BOSTON -- A close associate of Red Sox pitcher David Wells confirmed a report in Friday's Boston Globe
that stated the veteran left-hander would like to pitch the 2006 season, perhaps his last in the Major Leagues, on the West Coast.
However, the source noted that it was more a polite request than a demand.
"The bottom line is that this is not a situation where David is kicking down doors saying, 'I demand to be traded.' I'm sure that's not what it is," the source said. "David, for a lot of reasons, would like to finish his career on the West Coast. It would make his life a lot simpler."
Over the last year, Wells moved his family from the Tampa area to a new home in San Diego.
By going back west, Wells -- who pitched for the Padres in 2004 -- would be able to spend more time with his wife and kids.
But the associate stressed that Wells, who did express some dismay about how tough life in the spotlight is in Boston, was hardly disenchanted with being a member of the Red Sox.
"He had a great year in Boston; he really enjoyed the Boston experience," the source said. "The bottom line is that if it can't work out, David will be there for the first day of Spring Training in Fort Myers, ready to go for the Red Sox."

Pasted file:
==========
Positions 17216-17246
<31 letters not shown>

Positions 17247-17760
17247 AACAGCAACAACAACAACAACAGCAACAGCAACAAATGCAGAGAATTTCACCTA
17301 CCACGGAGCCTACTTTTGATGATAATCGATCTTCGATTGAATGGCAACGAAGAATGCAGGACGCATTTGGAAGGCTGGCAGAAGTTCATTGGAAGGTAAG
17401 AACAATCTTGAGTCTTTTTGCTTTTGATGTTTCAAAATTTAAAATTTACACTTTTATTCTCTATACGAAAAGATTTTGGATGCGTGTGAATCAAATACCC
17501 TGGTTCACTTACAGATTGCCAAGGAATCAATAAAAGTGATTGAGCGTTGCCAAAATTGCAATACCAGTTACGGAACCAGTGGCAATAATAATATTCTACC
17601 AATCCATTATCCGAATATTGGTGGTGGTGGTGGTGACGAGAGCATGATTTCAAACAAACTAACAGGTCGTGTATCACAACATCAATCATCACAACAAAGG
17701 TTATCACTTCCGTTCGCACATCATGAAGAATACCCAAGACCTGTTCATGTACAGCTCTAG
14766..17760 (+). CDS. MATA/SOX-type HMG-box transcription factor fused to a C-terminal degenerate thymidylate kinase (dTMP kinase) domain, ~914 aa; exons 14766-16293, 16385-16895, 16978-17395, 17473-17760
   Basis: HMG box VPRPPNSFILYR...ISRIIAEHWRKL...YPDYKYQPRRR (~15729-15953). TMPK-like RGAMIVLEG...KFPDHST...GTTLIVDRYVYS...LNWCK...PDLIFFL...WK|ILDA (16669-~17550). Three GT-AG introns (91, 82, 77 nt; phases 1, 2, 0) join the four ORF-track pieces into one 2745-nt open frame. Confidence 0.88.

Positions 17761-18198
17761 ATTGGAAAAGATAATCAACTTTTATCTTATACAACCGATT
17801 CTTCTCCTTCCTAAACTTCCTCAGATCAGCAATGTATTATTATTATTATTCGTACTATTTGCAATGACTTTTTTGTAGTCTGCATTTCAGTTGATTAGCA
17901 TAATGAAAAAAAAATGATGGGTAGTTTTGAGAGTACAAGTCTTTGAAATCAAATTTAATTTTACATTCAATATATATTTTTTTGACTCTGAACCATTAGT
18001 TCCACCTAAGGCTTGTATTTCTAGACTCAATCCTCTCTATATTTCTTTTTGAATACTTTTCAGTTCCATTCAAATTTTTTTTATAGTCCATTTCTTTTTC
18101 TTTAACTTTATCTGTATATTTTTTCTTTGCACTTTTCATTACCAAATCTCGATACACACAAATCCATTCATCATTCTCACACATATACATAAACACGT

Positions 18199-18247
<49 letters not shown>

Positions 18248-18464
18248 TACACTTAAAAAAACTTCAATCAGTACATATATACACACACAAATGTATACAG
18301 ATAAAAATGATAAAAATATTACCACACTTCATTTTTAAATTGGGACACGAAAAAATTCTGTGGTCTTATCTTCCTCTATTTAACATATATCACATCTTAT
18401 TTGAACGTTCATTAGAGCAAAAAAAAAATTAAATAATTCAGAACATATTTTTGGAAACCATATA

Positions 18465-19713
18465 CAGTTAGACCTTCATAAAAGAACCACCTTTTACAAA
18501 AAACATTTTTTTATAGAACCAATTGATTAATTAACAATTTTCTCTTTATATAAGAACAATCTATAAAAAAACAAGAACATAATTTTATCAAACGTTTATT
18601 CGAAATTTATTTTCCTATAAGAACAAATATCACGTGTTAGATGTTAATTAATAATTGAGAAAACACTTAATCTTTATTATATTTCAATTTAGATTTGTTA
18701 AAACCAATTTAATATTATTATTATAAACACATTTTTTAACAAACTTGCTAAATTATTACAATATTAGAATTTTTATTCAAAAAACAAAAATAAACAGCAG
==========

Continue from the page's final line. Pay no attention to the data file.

Red Sox general manager Theo Epstein acknowledged the day after the team was eliminated on Oct. 7 that Wells had conveyed his frustration over a lack of privacy in Boston. At that time, Epstein said he was hopeful Wells would remain with the Red Sox.
"I think the first year in Boston can leave you at the end of the season feeling like you need to take some time off and you need to get away a little bit," Epstein said on Oct. 8. "He was a little bit taken aback by how passionate the fan base was here. You expect a guy that's played in New York to make a seamless transition to Boston. But it was tough on him. He couldn't go out. I think he used the word hermit. We know David doesn't like being a hermit. But this guy is pretty competitive. If you saw the way he pitched down the stretch, I think this guy's got a lot left and the fire still burns. We'll be in touch with him. But he's a guy we'd love to have back."
Ian Browne is a reporter for MLB.com. This story was not subject to the approval of Major League Baseball or its clubs.